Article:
This is a news from about a month ago, I missed it at the time. There appears to be a 3D imaging alliance between Belgim-based Optrima, Melexis, Softkinetic and the US Texas Instruments.

Optrima is a Vrije University of Brussels spin-off pursuing 3D TOF hardware, including 3D TOF sensors, cameras and platforms. Optrima was founded in April 2009. It appears there is an alliance between Melexis and Optrima on automotive 3D sensors. The two companies presented 3D TOF embedded camera for automotive applications at 2009 International Automotive Electronic Congress on November 17-18 in Paris.

On the gesture recognition front Optrima formed a joint venture with Softkinetic, a provider of software for gesture recognition. Softkinetic-Optrima venture offers two ToF cameras together with SDK.

The newly formed JV announced a collaboration with TI to design, develop and market joint 3D imaging solutions for the television, personal computers, digital signage, health & fitness, industrial, robotics, automotive, security and many others markets.

Recently Softkinetic also announced support for Panasonic 3D cameras - an indication that Panasonic is getting serious about ToF sensors. “The new 3D Image Sensor is the result of years of development and improvements at Panasonic that led to our background light suppression technology. Panasonic’s sensor has very competitive specifications, and is perfectly fit for all the out-of-home digital applications,” said Mr. Yuji Takada, General Manager, Research & Development Center at Panasonic Electric Works.

Thursday, December 10, 2009

Albert Theuwissen Reviews CMOS Detector Workshop in Toulouse

Albert Theuwissen published an excellent review of CMOS Detector Workshop in Toulouse held on December 8-9, 2009. (The workshop program is here.)

Omnivision High Full Well Photodiode

Omnivision patent application US20090302358 discloses a technique to increase the photodiode full well capacity in 4T pixel. The proposal is to reduce a transfer gate sidewall spacer closest to the photodiode, as shown on the figure below:

One may ask how this increases the full well of photodiode? Here is the explanation:

In the conventional process for fabricating a CIS, after the gate layer has been formed, the PD region is implanted next to the gate of the transfer transistor. After the PD region is implanted, but before the sidewall spacers of the transfer transistors are formed, the pinning layer is implanted. This order of fabrication provides pinning under the sidewall spacers, which helps to reduce dark current and white pixels. However, the thermal processing for sidewall spacer formation also causes the P type dopants of the pinning layer to diffuse, resulting in a less abrupt p-n junction and therefore a lower full-well-capacity.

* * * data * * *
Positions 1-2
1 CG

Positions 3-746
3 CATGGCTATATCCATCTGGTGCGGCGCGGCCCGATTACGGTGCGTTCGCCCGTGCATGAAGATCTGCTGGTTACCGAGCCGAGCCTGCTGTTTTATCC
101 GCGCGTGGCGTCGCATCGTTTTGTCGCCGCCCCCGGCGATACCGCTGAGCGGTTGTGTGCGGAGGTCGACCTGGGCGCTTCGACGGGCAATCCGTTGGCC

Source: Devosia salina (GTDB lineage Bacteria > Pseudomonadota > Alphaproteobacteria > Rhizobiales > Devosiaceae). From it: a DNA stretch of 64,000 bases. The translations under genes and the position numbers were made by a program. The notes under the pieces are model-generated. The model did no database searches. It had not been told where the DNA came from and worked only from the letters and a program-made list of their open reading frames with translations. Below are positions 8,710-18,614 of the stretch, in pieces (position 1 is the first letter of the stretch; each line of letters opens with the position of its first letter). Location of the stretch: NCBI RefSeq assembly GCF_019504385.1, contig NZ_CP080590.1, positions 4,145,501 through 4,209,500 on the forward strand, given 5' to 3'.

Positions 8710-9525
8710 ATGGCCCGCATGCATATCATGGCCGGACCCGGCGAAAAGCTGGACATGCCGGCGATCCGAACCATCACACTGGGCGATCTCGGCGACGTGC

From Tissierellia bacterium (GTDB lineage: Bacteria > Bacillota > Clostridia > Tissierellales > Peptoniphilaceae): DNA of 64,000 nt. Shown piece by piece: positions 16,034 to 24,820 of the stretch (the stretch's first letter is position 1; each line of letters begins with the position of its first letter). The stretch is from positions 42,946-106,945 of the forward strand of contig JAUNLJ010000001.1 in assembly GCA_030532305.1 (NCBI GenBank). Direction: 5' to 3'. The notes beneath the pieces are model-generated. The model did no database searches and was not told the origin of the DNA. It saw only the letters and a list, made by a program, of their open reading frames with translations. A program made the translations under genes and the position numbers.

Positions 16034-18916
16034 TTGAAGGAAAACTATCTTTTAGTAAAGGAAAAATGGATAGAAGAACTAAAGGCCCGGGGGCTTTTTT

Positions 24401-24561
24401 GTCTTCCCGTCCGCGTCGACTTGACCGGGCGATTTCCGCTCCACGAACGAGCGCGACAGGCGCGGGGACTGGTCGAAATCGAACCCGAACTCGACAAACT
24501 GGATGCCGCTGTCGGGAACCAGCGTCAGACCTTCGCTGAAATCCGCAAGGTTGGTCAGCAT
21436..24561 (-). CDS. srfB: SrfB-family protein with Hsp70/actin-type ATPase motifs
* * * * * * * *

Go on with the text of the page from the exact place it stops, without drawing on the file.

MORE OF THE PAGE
In the Omnivision's proposal the abrupt junction of pinning layer is achieved by reordering the implanting pinning layer step to be after formation of sidewall spacers. To compensate for process reordering, thinned sidewall spacer is thinned relative to regular sidewall spacer. Sometimes the thinned sidewall spacer could be entirely removed.

Aptina 1.4um Pixel Reverse Engineered

Chipworks continues to churn out 1.4um pixel generation reports. After Omnivision BSI report, there is Aptina's turn. MT9P111 5MP 1.4µm pixel SoC report is ready. One can see various blocks areas on the picture below:

Wednesday, December 09, 2009

Pixart to Apply Its Optical Touchscreen to Smartphones

Digitimes reports that Pixart plans to step into the market of optical finger navigation (OFN) solutions for smartphones. OFN is expected to be widely adopted by international handset vendors to control smartphone screens in 2010. Pixart will face strong competition from Avago and ST, according to Digitimes sources.

Tuesday, December 08, 2009

Rosnes Comes with Products

It came to my attention that Kyoto, Japan-based image sensor start-up Rosnes come up with many products. The camera module products are in a pdf catalog in English, while image sensor chip list is in Japanese. Rosnes sensors appear to be based on 1.75um and 3um pixels with resolution range spanning from VGA to 5MP, some with integrated ISP - quite a lot of products for a less than 3 year old company! The company also offers custom design and IP services.

The company information page says that Rosnes was established in January 2007. Takumi Yamaguchi, Rosnes' President, reportedly came from Panasonic. The company investors are Daiwa SMBC Capital, Nissei Capital, and NTT Finance.

Sunday, December 06, 2009

Image Sensors in Brazil

Albert Theuwissen gives a nice overview of image sensor activity in Brazil in his blog:

At this moment the overall semiconductor activities in Brazil are continuously growing, but there is still very limited work going on in the field of imagers. A few start-up companies are doing quite nice work, but they do not (yet) reach the level of the companies present in North America, Europe or the Far East.